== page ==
Kuncan exemplifies the educated artists who lived through the fall of the Chinese-ruled Ming dynasty (1368–1644) and into the Manchu-ruled Qing dynasty (1644–1911). The Manchu conquest was a devastating event, yet outright protest was impossible. Becoming a recluse at a Buddhist monastery was one way of escaping the turmoil; indirect protest could be registered through the choice of a painting style and in the wording of inscriptions. This was the route chosen by Kuncan, who was eventually appointed abbot of a monastery near Nanjing.
Kuncan's dry, rough style is personal, and it reflects something of his state of mind. In the painting's long inscription, he openly expresses his emotions:
I grew weary of the city and retired to the riverside. Early in the morning, after bathing, I came to the famous Xiang River [in Hunan province] and sang sad songs to the cloudy mountaintops. This is the place where the Duke of Fan used to visit and hold gatherings. As I watched the dusty world, my mind reverted to a state of dejection and to the desolation of an unkempt garden. I became entangled in melancholy. When the immortal Wang Zijin attained the Way [of the Dao], he disappeared in scrolls of clouds. Phoenixes sang over the Yellow and Ren rivers, and cranes nested and stayed for an entire year. A cool wind rises, falters, and dies. The water in the creek is limpid. The swirling river then invades the creek's boundaries. I forget my own existence to follow Ji and Yuan. They lived with ink slabs as neighbors and cared only for literary gems. The starving kite can only wail, but what is the use of just lamenting? Even if Heaven had kept secret the works of Zhong and Wang, the bones and flesh of their beings would have remained the same. When the heart is free from all impurities, genius is always clearly manifested.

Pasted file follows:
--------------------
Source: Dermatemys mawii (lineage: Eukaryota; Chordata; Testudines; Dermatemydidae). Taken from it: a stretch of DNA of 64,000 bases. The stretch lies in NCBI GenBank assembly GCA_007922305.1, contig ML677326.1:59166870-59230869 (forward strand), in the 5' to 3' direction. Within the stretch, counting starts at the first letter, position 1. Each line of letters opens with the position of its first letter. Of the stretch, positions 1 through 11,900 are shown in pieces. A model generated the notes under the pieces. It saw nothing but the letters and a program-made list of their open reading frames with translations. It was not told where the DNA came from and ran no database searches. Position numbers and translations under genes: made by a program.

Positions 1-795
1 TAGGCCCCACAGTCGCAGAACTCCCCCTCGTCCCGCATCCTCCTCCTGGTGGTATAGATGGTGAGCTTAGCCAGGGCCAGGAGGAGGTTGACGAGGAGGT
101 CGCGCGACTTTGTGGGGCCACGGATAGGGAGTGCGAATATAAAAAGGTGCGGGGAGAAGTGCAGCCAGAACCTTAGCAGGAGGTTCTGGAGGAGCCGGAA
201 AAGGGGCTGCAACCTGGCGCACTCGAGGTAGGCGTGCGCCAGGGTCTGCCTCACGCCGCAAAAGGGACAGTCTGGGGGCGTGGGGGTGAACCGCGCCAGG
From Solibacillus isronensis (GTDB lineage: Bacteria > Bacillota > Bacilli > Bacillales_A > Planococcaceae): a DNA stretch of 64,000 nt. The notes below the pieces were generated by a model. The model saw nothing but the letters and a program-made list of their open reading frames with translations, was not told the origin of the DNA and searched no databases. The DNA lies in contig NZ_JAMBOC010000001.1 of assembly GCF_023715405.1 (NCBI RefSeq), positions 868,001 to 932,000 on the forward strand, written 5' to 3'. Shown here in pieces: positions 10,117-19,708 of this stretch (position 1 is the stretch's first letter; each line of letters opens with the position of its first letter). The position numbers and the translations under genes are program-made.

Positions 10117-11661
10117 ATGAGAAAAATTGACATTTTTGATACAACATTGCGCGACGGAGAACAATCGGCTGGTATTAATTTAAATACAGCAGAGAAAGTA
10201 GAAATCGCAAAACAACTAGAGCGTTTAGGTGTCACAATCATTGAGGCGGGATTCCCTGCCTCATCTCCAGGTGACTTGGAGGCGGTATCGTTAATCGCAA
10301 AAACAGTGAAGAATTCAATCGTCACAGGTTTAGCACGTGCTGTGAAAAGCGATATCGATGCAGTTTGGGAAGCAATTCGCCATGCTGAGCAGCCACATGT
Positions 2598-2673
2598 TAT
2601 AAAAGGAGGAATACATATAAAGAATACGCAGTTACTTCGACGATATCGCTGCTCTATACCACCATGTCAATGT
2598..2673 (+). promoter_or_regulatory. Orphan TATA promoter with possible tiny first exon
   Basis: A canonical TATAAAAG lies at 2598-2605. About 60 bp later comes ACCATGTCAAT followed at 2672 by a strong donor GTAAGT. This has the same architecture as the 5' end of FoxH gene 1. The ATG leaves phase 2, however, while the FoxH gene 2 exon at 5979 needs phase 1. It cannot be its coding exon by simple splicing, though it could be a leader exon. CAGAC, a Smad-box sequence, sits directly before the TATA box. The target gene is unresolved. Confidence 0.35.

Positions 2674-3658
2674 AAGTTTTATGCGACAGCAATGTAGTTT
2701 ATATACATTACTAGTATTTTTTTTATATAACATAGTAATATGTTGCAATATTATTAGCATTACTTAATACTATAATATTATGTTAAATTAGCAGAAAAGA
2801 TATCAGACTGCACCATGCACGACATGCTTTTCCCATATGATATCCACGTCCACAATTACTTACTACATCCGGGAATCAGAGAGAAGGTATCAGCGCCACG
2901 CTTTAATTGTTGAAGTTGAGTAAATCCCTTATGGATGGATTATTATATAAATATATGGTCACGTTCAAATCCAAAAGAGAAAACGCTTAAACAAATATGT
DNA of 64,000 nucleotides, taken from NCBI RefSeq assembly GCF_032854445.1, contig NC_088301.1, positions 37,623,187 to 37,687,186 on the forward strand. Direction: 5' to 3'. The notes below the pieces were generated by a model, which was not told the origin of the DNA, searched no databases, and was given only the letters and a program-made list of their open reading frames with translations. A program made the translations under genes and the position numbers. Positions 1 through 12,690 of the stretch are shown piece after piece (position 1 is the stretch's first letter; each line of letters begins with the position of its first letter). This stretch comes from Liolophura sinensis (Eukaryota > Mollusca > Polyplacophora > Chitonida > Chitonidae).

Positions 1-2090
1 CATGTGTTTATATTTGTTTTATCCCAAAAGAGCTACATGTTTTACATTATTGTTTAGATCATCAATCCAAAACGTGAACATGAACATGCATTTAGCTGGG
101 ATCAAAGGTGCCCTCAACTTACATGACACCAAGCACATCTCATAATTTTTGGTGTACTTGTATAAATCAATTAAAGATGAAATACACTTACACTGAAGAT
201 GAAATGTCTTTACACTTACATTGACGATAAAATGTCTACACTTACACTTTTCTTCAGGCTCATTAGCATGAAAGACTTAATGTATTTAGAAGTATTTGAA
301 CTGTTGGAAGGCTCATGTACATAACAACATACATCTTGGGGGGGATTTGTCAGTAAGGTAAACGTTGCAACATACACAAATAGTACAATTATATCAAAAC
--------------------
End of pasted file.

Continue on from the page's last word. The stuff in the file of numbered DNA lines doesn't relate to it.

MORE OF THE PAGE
Made the first day of the eighth month of xinchou  while sitting in the Daxie Studio. Tianran, the Crippled Daoist of Stone Valley, Shixi Candaoren [one of the artist's many artistic names].